When you got married, did your friends and family members describe you and your spouse as two peas in a pod? Perhaps, you married your best friend. On the hand, you might be one of many Ohio spouses who say they married someone who was their complete opposite. In fact, many people say they’d much rather be married to someone whose personality was different from their own.
Being similar as spouses or starkly different doesn’t guarantee that your relationship will stay intact for the rest of your life. No matter how carefully planned or thoroughly thought out ahead of time, relationships can crumble when certain problem issues remain unresolved for too long. Filing for divorce, however, doesn’t mean you wish to abdicate your parental obligations. Your children are likely to fare best if you and your ex forge a peaceful, cooperative co-parenting plan.
How to do that
By keeping your children’s best interests in mind, you and your co-parent can create a plan that allows both of you to maintain active, healthy roles in their lives. The following list includes things you’ll want to agree to do and others you’ll want to agree to avoid:
- Successful co-parenting is much more possible if both parents agree to be respectful of each other at all times.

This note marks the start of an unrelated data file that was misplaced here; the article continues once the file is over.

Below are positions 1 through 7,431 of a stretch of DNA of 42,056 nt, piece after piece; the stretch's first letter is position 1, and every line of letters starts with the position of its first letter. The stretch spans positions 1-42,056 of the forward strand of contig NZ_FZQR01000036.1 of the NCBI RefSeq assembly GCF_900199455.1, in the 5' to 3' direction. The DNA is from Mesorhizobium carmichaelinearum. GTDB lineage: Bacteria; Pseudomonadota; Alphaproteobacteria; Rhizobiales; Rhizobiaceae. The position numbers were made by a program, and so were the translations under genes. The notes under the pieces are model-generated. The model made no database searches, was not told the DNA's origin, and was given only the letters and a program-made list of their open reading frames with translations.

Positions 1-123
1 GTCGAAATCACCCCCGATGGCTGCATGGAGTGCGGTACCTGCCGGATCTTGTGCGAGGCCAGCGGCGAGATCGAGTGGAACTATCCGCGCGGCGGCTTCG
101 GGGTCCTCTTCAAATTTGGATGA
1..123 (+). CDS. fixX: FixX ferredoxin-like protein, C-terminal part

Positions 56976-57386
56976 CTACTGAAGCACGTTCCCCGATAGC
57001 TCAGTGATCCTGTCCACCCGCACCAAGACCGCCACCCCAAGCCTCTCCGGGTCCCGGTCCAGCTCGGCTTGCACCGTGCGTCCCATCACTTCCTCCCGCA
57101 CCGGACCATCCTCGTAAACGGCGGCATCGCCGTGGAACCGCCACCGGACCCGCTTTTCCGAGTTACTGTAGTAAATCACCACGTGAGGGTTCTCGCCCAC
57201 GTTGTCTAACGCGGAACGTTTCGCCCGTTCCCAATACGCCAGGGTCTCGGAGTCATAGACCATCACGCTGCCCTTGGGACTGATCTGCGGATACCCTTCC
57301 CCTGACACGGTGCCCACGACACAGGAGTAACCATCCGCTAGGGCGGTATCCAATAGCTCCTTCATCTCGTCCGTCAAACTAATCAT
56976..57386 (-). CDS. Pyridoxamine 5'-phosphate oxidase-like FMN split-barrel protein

- Timeliness is a key factor of a solid co-parenting plan. Agree that you will do your best to always be on time and to let each other know if unforeseen issues are causing a delay.
- It’s always best to agree to view your post-divorce parenting relationship as teamwork. After all, you both love your children and want what’s best for them.
- Speaking negatively about your ex isn’t going to strengthen the bonds you have with your children. Successful co-parenting means you’ll agree to avoid any negative speech about each other, especially within earshot of your kids.
- Avoid changing agreed-upon plans without first communicating with your co-parent. If you agreed to meet at your children’s school at a certain time, it’s not polite to call at the last minute and change pickup locations.
- If you want your co-parenting arrangement to work well, you’ll be sure to adhere to the terms of an existing court order. Not only does it help keep things peaceful between you and your ex, it also helps you avoid serious legal problems.
You may have mixed feelings about your ex, which is only natural, especially if your marriage lasted 10 or more years. If you let negative feelings get in the way of a peaceful co-parenting plan, however, your children may be the ones who suffer most.
If you agree to cooperate and compromise, and know where to seek support if a legal issue arises that you don’t feel equipped to handle on your own, chances of successfully co-parenting with your ex are high. Many Ohio couples are able to leave the past behind and move on in life as parents whose children’s best interests are their highest priority.